## DOI:

https://doi.org/10.14483/udistrital.jour.reving.2017.2.a06## Published:

2017-05-05## Issue:

Vol. 22 No. 2 (2017): May - August## Section:

Special Section: Best Extended Articles - WEA 2016# Operation of a Photovoltaic Microinverter as Active Power Filter using the single phase P-Q Theory and Sliding Mode Control

## Operación de un Microinversor Fotovoltaico como Filtro Activo de Potencia Usando la Teoría P-Q Monofásica y Control en Modo Deslizante

## Keywords:

Microinverter, Active power filter, Single-phase PQ theory, Sliding-mode control, Nonlinear control (en).## Keywords:

Microinversor, Filtro activo de potencia, Teoría P-Q monofásica, Control en modo deslizante, Control no lineal (es).## Downloads

## References

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**Operation of a Photovoltaic Microinverter as Active Power Filter using the single phase P-Q Theory and Sliding Mode Control**

** Operación de un Microinversor Fotovoltaico como Filtro Activo de Potencia Usando la Teoría P-Q Monofásica y Control en Modo Deslizante**

Oswaldo Lopez Santos

Universidad de Ibagué. Tolima - Colombia,
oswaldo.lopez@unibague.edu.co

Sebastian Tilaguy Lezama

Universidad de Ibagué. Tolima - Colombia,
2420111017@estudiantesunibague.edu.co

Sandra Patricia Rico Ramirez

Universidad de Ibagué. Tolima - Colombia,
2420071007@estudiantesunibague.edu.co

Luis Dario Cortes Torres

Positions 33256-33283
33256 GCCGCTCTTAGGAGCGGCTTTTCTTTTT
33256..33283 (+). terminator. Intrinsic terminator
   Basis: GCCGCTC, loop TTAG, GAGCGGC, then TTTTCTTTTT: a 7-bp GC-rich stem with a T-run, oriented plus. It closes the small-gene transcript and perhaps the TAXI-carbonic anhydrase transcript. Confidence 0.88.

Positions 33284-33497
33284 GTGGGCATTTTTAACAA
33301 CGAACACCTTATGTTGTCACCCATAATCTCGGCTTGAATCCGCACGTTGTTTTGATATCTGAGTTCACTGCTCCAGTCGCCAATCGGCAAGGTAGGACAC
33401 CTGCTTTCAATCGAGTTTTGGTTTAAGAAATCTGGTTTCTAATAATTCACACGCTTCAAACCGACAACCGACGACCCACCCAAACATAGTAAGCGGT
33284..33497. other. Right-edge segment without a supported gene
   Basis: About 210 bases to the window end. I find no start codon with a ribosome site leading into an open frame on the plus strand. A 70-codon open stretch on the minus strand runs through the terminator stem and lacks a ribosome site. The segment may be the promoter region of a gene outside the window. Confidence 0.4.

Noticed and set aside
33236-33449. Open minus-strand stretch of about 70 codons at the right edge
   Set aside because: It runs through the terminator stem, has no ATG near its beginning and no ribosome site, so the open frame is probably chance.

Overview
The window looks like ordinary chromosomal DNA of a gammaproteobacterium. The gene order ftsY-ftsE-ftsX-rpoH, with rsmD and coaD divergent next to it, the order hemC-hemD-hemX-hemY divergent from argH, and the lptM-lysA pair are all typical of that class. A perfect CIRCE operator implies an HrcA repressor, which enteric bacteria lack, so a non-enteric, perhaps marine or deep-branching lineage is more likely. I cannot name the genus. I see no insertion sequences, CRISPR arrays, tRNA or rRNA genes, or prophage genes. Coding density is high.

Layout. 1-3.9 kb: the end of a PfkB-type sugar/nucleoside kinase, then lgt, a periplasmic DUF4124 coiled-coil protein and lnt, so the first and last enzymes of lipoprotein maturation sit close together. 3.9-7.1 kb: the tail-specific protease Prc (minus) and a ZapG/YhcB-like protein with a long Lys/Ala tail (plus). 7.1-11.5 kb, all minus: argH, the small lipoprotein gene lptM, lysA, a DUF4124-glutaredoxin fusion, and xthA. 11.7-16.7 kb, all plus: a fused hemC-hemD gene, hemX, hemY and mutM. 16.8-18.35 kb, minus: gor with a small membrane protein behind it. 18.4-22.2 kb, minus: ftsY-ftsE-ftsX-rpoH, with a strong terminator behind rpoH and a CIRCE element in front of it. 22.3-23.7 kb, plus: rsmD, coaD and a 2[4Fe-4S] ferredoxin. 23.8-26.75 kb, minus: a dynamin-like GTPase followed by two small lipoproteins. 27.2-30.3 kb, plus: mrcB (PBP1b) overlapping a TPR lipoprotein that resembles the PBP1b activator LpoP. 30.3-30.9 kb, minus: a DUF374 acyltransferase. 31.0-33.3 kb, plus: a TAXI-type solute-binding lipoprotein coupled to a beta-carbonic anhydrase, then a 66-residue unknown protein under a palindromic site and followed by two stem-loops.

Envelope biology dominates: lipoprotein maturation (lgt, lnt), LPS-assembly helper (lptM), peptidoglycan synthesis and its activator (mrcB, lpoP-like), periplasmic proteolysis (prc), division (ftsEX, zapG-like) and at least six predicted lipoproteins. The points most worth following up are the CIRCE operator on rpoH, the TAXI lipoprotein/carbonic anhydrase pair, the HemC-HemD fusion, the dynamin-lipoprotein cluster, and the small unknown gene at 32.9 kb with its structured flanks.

Universidad de Ibagué. Tolima - Colombia,
2420111040@estudiantesunibague.edu.co

Recibido: 27/12/2016. Modificado: 15/02/2017. Aceptado: 28/03/2017.

**Abstract**

**Context:** Microinverters are widely used in modular photovoltaic installations but its operation with
reduced power is limited to inject real power into the grid. One way to optimize the use of microinverters
consist of providing them the Active Power Filtering (APF) capability, which allows its use as both
distributed generation and compensation unit even under unfavorable conditions of insolation. With this
approach, the output stage of the microinverter can provide reactive and distortive components of power
in order to compensate power quality defects of a localized load.

**Method:** This paper proposes a non-linear control strategy to integrate the APF function in a singlephase
two-stage photovoltaic microinverter. The proposal involves the use of the single-phase P-Q theory
to generate the current reference, sliding mode control to achieve a robust tracking of that reference and
linear robust control to maintain the power balance regulating the DC-link voltage of the microinverter.
The proposed control does not require the use of low-pass filters and in turn uses a recursive average
computation improving the general performance of the system.

**Results:** The theoretical approach is validated by means of simulation results in which appropriate levels
of harmonic distortion are obtained in the grid-side current for different load types and power levels. The